A small number of countries around the world have used age as a barrier in setting guidance for their response to the coronavirus pandemic.
The UAE when it began reopening malls a few weeks ago, and restaurants and cinemas, with limited capacity, prohibited people 60 and over and children other than teenagers from entering these establishments. They are also banned from stand-along stores and supermarkets, and gyms - even in their own residential complexes.
While the country's malls are now returning to 100% capacity, the ban on older and younger people remains in force.
At Jumeirah Beach Residence which is home to more than 40 apartment towers, a dozen international hotels, a retail strip known as The Walk and a beachfront shopping mall known as The Beach, only people aged 13 to 59 are allowed. At each end of the precinct there is a large sign which includes the statement: Seniors (60 years and above) are not allowed. Kids under 12 are not allowed. Above the statement is a symbolic sketch of a stooped over elderly man and woman, each with a cane, and alongside it, a sketch of two pre-teen children.
Restaurants and even fast food outlets on the strip, including Kentucky Fried Children and Burger King have signs saying 'elderly' people over 60 and children under 12 'are not allowed.'
In the UK a few weeks ago, the British government was believed to be considering ordering people 70 and over to stay in their homes at all times.
Health Minister Lord James Bethell when asked whether this was being considered refused to answer.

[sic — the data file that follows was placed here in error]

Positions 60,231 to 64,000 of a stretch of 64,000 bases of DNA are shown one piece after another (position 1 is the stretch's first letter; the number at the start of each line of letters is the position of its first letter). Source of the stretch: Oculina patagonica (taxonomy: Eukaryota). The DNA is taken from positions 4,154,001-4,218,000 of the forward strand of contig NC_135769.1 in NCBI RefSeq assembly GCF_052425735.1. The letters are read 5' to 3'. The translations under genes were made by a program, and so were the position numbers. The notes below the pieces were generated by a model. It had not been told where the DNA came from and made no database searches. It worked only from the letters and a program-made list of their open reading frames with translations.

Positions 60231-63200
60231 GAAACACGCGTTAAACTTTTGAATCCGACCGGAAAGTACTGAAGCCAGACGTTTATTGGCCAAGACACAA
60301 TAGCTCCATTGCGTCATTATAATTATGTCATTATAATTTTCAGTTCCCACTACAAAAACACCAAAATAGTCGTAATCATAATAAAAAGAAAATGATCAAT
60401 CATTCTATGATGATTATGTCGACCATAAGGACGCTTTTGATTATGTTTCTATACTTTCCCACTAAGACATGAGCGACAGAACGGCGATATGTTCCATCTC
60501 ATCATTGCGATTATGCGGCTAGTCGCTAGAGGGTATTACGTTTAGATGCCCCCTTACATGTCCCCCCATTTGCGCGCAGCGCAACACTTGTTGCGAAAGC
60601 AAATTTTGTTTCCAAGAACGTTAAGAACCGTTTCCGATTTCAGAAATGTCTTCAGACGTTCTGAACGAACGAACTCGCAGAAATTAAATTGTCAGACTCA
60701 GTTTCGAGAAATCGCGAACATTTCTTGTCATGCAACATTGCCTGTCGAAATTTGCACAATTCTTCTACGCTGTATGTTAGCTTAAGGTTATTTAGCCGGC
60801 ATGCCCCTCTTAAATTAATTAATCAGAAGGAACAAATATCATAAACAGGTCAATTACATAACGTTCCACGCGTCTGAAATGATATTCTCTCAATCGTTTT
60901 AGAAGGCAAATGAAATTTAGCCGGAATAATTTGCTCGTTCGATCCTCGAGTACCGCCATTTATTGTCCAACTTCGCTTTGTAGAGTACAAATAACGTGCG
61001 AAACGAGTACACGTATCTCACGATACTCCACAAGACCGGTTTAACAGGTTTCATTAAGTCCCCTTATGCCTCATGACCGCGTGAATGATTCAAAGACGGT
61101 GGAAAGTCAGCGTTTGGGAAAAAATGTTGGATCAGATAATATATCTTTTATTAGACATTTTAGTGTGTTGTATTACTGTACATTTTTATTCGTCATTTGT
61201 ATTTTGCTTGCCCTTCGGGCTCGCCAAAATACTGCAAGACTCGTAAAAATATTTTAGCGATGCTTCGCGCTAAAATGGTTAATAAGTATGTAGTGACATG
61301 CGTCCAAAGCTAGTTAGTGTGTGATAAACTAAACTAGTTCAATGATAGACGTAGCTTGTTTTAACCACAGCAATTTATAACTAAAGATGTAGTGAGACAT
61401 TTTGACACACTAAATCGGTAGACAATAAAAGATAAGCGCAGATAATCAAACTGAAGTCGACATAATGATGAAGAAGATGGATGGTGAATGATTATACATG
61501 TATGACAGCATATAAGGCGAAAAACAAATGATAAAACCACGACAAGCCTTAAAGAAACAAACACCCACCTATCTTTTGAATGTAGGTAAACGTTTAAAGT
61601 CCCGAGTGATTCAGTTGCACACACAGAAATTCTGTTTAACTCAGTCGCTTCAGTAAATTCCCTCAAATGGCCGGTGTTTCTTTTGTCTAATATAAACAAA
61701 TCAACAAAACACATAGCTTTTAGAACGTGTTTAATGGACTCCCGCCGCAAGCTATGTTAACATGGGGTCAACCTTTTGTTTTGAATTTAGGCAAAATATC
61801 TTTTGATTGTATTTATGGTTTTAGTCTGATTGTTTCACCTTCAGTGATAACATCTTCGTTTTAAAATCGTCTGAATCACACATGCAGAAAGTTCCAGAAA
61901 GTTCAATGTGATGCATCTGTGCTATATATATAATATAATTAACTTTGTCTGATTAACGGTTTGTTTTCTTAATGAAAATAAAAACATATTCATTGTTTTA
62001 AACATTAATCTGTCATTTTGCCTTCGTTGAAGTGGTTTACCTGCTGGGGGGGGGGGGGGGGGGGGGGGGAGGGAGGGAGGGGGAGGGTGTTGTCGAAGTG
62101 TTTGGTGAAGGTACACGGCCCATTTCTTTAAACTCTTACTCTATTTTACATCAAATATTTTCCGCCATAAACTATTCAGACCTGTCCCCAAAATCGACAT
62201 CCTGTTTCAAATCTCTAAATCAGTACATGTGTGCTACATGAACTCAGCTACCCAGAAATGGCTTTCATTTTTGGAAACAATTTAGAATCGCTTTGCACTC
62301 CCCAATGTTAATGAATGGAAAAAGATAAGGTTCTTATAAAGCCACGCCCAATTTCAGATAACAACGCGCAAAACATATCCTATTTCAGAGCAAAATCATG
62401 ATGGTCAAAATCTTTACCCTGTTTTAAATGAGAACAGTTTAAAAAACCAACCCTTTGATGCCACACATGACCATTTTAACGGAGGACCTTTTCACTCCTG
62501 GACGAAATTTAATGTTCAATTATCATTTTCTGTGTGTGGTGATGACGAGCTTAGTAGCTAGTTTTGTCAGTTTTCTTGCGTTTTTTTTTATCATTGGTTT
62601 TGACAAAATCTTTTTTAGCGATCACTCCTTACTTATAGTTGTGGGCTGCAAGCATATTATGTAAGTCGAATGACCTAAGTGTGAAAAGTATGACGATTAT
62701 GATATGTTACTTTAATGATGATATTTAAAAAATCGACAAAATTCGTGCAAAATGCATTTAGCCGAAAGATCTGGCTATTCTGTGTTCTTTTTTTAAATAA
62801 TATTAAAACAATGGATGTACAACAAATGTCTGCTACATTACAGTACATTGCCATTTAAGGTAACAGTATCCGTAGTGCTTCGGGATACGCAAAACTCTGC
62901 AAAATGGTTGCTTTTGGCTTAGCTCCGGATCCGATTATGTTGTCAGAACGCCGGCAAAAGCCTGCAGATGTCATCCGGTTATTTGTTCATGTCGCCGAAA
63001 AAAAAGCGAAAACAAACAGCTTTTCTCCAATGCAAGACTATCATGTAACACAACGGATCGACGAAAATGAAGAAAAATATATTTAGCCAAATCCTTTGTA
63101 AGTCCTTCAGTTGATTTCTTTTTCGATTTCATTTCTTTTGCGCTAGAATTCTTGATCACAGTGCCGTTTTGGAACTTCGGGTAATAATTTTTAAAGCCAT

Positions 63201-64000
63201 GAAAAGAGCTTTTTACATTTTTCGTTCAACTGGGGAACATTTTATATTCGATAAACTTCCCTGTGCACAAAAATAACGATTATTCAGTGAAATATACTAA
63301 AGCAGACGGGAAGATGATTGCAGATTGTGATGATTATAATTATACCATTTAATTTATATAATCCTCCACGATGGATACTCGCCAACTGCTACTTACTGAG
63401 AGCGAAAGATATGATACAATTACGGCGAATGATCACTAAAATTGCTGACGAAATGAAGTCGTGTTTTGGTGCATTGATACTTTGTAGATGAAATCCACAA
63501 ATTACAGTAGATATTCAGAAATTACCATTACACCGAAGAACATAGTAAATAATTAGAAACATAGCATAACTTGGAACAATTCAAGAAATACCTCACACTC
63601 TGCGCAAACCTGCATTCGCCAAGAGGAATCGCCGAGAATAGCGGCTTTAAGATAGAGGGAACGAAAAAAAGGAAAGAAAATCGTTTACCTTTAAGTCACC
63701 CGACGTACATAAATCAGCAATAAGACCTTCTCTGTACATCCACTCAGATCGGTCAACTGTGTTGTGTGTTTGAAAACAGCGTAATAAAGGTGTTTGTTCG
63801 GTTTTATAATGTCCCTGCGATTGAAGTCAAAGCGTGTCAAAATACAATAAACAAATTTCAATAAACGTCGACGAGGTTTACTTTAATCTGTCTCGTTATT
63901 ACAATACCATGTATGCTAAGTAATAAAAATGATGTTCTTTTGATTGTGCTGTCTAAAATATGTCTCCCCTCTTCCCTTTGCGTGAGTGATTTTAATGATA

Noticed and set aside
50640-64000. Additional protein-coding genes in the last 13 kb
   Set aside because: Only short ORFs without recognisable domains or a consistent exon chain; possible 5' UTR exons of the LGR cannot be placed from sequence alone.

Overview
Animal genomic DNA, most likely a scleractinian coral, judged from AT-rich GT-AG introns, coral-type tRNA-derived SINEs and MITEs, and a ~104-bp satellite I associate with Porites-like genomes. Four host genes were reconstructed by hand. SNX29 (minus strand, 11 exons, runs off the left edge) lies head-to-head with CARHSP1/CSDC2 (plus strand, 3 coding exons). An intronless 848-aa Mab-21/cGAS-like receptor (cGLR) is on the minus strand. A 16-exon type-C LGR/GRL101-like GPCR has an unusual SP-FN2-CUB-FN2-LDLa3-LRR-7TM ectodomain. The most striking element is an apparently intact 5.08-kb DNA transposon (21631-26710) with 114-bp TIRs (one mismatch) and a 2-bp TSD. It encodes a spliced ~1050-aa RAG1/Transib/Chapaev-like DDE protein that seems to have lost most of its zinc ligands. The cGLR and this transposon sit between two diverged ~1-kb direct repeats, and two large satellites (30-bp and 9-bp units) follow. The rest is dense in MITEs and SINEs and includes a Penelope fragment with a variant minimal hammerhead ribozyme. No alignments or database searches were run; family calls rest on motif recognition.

"I was very concerned by the government's refusal to answer my question," Lord David Blunkett, the former home secretary said at the time. "Older people must not be subjected to arbitrary incarceration as well as isolation."
"The more the government make restrictions age-related rather than risk-related, the more they risk people pushing back very heavily and refusing to keep to the rules," he said.
Ros Altmann, the former pension minister, was quoted by The Guardian as saying: "I have real fears that ministers are considering blanket bans to prevent older people leaving their homes during the current crisis. Ministerial responses suggest government advisers may be seriously recommending using chronological age as a criterion for deciding whether people will be allowed to leave their homes."
"Such policies are normally the mark of authoritarian regimes, not a mature democracy. Collective punishment based on age should be no more acceptable than using gender, ethnicity or body mass index as defining factors," Altmann said.
"Blaming the virus is not a valid justification. These are conscious policy decisions. Isolating all older people, if others are allowed out, it also risks damaging their physical and mental health."
Human Rights Watch also raised concerns about imposing unilateral restrictions on older people. Governments should respect the rights of older people in their response to the COVID-19 epidemic, the organization said in a statement released in April.
"Older people are disproportionately affected by COVID-19, and many governments are racing to respond," Bethany Brown, researcher on older people's rights at HRW said. "But older people face risks to their rights as well if governments do not take their specific experiences into account and do not actively combat age discrimination."